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Key decisions

  • Meoli v R [2021] NSWCCA 213
  • Lunney v Director of Public Prosecutions [2021] NSWCA 186
  • Nasrallah v R [2021] NSWCCA 207

Meoli v R [2021] NSWCCA 213

Sentencing – rehabilitation vs unlikelihood of reoffending – what it means to be distinct & separate

In this decision the Court of Criminal Appeal (‘CCA’) has held that whilst prospects of rehabilitation, and unlikelihood of reoffending are separate and distinct factors, the burden of establishing the latter falls on the offender – and in any event the two issues will often be co-extensive.

The applicant pleaded guilty to five drug offences (three Commonwealth, two State), a weapons offence, and miscellaneous minor matters. The effective sentence was 7 years with a non-parole period of 4 years and 9 months. The sentencing judge had made an explicit finding about prospects of rehabilitation – just not a separate and distinct finding about reoffending. Recent authority (TL v R [2020] NSWCCA 265 at [369]) had echoed earlier decisions in holding that the issues of an offender’s prospects of rehabilitation and likelihood of reoffending are separate and distinct. He appealed on grounds including that the sentencing judge had failed to assess whether he was likely to reoffend.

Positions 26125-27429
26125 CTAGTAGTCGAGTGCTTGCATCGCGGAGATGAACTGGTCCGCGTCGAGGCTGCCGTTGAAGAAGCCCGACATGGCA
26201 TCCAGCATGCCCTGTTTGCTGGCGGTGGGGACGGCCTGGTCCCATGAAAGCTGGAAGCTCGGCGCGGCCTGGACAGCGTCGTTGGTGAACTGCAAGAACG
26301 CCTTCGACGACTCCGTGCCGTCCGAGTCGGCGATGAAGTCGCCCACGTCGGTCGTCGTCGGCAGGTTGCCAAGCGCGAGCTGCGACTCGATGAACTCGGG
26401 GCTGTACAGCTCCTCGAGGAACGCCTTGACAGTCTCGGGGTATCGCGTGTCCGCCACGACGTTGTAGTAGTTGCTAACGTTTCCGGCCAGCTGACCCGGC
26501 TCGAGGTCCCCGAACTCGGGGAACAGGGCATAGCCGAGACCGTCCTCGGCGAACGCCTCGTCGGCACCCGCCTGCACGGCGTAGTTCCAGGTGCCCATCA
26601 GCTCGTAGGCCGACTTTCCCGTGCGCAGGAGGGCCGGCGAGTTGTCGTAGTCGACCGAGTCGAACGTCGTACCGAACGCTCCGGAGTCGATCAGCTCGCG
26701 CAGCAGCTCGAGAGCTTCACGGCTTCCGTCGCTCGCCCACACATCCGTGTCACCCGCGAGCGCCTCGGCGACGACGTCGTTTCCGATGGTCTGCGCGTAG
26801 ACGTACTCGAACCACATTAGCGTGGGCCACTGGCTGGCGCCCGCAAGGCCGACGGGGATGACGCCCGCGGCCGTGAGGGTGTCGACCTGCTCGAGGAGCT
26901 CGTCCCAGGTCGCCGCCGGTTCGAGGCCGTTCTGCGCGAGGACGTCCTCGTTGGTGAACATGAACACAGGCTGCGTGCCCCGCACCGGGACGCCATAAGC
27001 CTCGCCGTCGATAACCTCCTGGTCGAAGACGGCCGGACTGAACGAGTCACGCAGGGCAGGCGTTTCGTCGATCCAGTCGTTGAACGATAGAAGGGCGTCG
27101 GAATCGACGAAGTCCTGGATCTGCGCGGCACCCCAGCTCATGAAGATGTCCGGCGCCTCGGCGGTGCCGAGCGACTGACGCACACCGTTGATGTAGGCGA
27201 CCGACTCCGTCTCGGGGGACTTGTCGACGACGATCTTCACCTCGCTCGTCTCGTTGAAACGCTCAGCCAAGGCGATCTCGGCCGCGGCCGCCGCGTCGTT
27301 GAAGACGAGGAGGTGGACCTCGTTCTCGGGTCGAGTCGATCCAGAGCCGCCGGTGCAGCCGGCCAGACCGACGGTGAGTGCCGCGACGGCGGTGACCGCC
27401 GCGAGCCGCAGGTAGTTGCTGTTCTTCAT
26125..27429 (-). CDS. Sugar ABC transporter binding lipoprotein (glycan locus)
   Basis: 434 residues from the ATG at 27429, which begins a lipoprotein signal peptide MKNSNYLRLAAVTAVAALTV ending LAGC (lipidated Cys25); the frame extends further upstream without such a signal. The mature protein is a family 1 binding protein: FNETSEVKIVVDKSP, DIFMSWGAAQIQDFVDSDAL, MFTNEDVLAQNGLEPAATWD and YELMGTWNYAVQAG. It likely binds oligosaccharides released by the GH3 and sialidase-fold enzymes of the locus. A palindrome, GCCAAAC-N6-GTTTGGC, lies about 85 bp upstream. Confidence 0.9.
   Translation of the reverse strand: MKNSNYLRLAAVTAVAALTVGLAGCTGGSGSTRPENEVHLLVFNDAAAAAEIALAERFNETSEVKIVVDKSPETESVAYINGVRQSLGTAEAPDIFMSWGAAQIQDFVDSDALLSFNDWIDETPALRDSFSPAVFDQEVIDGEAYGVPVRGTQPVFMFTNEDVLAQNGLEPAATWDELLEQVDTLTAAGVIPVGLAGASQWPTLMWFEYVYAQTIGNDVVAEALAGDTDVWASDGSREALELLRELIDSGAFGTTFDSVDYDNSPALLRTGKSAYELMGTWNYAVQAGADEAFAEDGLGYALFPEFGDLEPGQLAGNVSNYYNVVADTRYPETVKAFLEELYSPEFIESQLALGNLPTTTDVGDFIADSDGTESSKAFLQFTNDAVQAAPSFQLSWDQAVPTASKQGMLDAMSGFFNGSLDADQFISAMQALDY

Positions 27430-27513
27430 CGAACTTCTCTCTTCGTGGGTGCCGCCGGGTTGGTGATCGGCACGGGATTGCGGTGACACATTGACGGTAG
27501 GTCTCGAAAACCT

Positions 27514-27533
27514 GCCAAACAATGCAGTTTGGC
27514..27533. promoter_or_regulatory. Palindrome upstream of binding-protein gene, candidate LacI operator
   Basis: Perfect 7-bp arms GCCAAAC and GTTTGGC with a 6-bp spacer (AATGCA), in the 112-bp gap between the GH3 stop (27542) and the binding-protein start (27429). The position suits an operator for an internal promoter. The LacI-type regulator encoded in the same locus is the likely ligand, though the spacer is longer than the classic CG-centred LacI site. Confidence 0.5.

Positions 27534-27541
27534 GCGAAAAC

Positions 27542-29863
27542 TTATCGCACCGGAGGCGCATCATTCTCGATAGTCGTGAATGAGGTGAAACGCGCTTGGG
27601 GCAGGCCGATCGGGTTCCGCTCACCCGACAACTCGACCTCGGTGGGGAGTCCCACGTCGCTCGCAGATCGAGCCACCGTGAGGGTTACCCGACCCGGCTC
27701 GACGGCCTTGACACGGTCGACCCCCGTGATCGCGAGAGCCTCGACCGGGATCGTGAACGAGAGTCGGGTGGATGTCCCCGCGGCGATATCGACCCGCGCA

Simpson AJA (with whom Bathurst CJ agreed; Bellew J also agreeing, with brief additional reasons) reviewed the authorities on the question of what the Crimes (Sentencing Procedure) Act (‘the Act’) means when it uses the word ‘rehabilitation’. In order to accept that the concepts of rehabilitation and likelihood of reoffending are distinct needs no more than recognition that the two concepts appear, sequentially but separately, in the subsection. There could be no clearer indication that the legislature considered them distinct – even if they had not bothered to explain the distinction (at [38]). It follows, where it is relevant and known to the Court, that unlikelihood of  reoffending is to be taken into account separately and distinctly from prospects of rehabilitation (at [39]). However, it should be observed that what must be taken into account in this context is unlikelihood of reoffending (also at [39] –